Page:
By Leovigildo Nhampule; Katie Hackett
In Mozambique, early marriage, where girls marry before age 18, is among the highest in the world.
When girls marry young, they drop out of school and are far more likely to face extreme poverty, but World Vision is working in communities like A Hi Kulene to see girls stay in school. By equipping them with the means to provide for themselves and the confidence to make financial decisions, the next generation of mothers will be more educated and prepared to lead their families.
“Economic issues are the main reasons behind gender differences,” says World Vision staff Adelaide Ganhane. “In the community, we still have parents who think that when their children turn 13 or 14, they are ready to get married.”
Tradition dictates that the groom’s family pays a dowry to the bride’s family, so when finances are difficult, parents can be swayed to give their daughters in marriage before it’s healthy for them.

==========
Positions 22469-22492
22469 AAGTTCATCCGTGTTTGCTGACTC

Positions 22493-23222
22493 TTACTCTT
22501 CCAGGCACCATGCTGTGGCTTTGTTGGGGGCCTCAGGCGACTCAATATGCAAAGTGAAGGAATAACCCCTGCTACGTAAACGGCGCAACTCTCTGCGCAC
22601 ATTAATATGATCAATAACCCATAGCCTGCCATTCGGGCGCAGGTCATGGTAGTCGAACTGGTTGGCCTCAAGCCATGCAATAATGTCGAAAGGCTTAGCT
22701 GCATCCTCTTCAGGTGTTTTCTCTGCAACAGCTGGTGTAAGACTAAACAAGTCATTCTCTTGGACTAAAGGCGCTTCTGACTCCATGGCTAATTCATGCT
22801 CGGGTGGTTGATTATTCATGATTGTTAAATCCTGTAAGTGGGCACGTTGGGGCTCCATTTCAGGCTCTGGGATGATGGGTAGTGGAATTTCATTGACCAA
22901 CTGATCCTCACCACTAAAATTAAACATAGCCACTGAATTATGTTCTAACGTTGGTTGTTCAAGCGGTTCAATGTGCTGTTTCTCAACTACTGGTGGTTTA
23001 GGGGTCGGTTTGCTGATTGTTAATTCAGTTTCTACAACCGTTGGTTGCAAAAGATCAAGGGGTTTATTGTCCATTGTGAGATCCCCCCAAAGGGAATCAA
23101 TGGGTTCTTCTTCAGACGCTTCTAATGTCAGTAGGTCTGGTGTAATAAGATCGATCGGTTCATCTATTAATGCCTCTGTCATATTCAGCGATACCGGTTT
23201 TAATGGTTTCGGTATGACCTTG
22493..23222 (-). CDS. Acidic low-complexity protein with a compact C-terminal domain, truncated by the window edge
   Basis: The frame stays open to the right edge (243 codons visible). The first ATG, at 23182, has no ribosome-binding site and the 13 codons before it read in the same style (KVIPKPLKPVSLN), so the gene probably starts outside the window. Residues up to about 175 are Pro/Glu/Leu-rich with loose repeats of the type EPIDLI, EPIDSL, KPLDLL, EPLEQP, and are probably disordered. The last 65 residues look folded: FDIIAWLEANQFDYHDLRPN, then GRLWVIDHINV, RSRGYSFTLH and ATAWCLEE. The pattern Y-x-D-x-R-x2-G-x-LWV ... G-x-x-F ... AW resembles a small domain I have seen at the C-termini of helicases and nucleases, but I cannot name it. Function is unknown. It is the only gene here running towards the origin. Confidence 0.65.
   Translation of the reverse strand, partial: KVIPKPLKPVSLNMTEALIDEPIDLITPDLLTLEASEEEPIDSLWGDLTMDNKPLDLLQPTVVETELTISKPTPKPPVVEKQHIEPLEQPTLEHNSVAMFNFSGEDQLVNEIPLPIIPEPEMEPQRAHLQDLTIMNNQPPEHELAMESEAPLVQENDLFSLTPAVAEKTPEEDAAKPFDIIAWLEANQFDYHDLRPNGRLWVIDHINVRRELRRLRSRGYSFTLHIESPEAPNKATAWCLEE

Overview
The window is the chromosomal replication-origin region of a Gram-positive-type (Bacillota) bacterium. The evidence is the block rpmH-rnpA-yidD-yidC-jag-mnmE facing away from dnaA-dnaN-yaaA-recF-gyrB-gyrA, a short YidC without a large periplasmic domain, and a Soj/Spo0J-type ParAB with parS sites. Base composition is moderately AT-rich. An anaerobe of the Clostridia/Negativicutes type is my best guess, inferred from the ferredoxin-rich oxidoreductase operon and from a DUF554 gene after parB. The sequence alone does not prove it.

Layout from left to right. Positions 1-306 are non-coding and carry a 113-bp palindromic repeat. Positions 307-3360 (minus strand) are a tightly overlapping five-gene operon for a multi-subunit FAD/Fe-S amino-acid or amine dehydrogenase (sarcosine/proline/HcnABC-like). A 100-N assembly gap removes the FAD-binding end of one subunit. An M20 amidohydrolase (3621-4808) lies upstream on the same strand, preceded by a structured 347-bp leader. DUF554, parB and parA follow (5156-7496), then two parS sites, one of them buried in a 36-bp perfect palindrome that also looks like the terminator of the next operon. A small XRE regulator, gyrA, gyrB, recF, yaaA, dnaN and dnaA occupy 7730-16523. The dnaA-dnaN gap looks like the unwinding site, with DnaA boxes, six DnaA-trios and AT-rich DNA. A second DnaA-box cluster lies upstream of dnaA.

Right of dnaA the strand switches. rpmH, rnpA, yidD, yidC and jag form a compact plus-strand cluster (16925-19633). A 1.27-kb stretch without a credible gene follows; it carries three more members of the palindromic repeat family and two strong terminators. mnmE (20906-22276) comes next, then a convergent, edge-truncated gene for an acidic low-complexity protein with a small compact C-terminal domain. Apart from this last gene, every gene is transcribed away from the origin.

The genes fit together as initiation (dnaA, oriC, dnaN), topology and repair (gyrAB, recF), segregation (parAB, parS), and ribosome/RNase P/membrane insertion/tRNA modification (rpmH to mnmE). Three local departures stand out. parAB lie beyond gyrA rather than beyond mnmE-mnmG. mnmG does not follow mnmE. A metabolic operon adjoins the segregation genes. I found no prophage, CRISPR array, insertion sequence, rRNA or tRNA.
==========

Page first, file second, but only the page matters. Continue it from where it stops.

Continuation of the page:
By teaching girls valuable life skills, and helping parents to increase their own income, girls will be empowered to continue their schooling.
“One of the challenges we face when it comes to promoting gender equality, is the low level of literacy of women in rural areas,” Adelaide adds.
As girls achieve higher levels of education in A Hi Kulene, their position in the community will grow. And with the knowledge to earn money and make financial decisions, early marriage will continue to decrease.
Adelaide is optimistic, especially when she sees how women are succeeding in more urban parts of the country. For example, Mozambique has been listed as the Portugese-speaking country with the most female members of parliament.
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